Riding a bike or scooter around town might not sound controversial, but lately cities have a different perspective.
As the number of dockless bikes and scooters have ballooned, challenges have followed. Despite the many benefits of this emerging transportation option, negative sentiment has magnified its drawbacks. “Bike litter” permeates the media with images of cluttered masses of bikes on city sidewalks. The hashtag #ScootersBehavingBadly has the public weighing in as well. Even worse for dockless companies, some think the inevitable growing pains of dockless bikes and scooters shouldn’t be corrected, but rather regulated out of existence.
Thankfully, it doesn’t have to be this way. Dockless companies can work with cities and the public to ensure they get a shot at success. Here’s how.
1. Directly address perceived drawbacks.
News about issues and challenges with dockless bikes and scooters has spread quickly. This has made municipal authorities wary about them becoming a nuisance. However, dockless companies can anticipate criticism and find ways to alleviate concerns in their markets.
The big players in the dockless space have taken steps to lessen their host cities’ fears. LimeBike patrols the streets to find bikes improperly parked and offer education for riders. Ofo’s app shows users the areas their city has deemed appropriate parking zones.
2. Work with cities toward fair regulations.
Dockless transportation options are facing more regulation at every turn. That trend could grow and become an economic and logistical hardship for both dockless companies and cities if it’s not handled properly.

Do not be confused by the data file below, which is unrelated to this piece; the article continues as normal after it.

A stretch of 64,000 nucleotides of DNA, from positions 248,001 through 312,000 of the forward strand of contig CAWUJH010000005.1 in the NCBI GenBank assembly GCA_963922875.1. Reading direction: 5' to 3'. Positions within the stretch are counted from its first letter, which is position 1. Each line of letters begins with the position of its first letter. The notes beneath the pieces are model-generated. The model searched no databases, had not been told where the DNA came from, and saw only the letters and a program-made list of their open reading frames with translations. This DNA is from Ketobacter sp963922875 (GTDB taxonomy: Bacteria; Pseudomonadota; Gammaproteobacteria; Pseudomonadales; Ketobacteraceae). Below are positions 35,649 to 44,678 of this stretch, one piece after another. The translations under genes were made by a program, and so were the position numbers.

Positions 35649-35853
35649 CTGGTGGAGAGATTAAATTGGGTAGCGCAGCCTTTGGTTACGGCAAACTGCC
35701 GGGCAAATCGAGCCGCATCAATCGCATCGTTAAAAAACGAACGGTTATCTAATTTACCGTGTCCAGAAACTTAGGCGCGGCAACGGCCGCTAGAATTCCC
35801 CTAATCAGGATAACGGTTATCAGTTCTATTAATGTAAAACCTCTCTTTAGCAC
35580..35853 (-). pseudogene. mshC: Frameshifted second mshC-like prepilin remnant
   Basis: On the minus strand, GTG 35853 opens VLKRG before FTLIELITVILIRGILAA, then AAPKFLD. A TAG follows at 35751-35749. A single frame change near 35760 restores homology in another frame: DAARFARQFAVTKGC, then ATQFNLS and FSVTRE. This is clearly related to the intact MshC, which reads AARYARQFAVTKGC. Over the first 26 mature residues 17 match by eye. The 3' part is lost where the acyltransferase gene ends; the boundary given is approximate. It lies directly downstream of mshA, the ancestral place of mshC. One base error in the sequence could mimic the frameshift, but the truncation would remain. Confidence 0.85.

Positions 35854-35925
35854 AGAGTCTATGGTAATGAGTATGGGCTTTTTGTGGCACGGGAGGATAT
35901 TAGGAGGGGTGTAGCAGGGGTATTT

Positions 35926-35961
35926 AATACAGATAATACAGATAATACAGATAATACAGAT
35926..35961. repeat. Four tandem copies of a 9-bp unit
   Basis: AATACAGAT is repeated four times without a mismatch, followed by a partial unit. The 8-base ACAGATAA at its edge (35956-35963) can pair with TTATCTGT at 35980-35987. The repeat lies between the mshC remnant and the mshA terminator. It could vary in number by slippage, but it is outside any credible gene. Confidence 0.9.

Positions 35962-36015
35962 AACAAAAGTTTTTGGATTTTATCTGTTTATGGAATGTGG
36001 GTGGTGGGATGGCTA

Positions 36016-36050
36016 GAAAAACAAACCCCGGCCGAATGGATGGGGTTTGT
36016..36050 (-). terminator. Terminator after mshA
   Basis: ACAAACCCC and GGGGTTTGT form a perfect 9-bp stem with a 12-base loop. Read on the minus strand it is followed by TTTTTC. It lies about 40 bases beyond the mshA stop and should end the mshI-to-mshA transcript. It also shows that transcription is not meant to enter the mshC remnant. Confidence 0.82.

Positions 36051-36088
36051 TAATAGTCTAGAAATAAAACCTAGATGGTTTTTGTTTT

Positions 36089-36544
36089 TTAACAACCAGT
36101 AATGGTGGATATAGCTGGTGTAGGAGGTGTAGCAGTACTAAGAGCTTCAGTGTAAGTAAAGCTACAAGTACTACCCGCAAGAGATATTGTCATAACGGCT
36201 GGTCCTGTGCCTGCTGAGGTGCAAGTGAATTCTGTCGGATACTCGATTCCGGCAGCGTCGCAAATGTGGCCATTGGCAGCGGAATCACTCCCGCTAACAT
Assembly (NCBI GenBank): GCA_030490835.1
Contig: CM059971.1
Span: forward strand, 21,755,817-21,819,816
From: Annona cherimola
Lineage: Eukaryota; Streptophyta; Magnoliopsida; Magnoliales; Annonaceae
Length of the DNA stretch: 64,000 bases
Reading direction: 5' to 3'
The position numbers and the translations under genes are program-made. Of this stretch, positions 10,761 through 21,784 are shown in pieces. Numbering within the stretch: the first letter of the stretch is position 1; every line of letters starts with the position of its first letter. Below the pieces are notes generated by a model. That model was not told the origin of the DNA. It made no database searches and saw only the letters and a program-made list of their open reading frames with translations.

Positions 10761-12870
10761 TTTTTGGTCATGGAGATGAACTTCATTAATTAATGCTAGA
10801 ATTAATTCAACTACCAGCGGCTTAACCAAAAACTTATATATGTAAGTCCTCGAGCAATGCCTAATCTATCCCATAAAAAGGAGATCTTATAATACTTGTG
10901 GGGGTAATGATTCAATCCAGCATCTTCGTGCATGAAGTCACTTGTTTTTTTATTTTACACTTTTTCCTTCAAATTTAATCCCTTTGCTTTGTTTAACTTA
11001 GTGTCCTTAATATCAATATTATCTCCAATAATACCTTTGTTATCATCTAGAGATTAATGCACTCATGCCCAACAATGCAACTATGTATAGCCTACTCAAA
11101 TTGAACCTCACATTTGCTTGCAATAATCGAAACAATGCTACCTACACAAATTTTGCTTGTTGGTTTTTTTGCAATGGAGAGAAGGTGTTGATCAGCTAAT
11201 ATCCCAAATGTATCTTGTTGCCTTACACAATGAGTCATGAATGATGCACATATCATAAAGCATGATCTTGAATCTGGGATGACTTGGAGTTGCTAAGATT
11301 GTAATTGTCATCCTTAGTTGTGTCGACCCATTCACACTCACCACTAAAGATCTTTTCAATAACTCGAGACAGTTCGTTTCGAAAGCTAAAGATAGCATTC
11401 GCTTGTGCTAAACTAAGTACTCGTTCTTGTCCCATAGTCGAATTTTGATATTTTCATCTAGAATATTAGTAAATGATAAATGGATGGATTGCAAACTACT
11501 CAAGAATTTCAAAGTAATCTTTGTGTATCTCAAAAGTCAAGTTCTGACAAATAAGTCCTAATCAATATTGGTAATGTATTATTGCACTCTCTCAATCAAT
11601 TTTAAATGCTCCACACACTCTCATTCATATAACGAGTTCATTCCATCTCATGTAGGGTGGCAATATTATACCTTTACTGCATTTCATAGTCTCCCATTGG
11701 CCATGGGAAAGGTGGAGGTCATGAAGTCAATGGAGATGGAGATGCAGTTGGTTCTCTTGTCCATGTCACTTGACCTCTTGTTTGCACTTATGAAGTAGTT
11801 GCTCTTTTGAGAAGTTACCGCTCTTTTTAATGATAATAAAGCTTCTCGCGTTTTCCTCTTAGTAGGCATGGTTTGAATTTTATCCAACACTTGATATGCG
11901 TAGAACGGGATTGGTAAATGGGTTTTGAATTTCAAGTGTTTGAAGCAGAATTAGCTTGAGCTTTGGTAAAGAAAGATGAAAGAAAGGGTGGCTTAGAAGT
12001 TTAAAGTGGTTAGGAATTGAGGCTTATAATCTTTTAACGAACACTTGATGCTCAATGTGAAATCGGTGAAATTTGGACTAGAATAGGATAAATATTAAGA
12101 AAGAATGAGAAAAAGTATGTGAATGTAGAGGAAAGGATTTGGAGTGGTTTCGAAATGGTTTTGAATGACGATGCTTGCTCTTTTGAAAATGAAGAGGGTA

Municipal leaders are exerting greater control over what happens on public streets and sidewalks, and dockless companies are reacting in turn. Chicago now requires all bike shares to have a “lock-to” or docked option, and ofo, one of the oldest and largest dockless bike platforms, ceased service in the city over the new regulations. Dallas recently voted to regulate dockless bikes by requiring a permit and stray bike pick up. San Francisco and other cities are also turning to regulation.
Dockless companies need to develop relationships with local leaders in host cities to make it clear any challenges can be successfully navigated by working together. For example, a major driver of the bike and scooter clutter problem is oversupply. To relieve these fears, dockless companies can partner with cities to share data and formulate plans for sustainable growth.
3. Communicate the value as a transportation solution.
City officials and public transportation proponents are not all convinced dockless bikes and scooters will work in the long run. Skeptics think dockless companies will go out of business because the model isn’t yet profitable. Leading ridesharing companies believe the opposite, with both Uber and Lyft recently investing in dockless projects.
Cities and dockless companies can find common goals if the value of dockless transportation is properly articulated. Almost all cities struggle with traffic issues and are looking for ways to reduce gridlock. Any affordable, reliable and flexible transportation options (including dockless) can be embraced by city leaders and the public with the right approach and communication.
Ultimately, dockless companies who take time to learn the transportation challenges, nuances and preferences of their host cities have the best chance at success.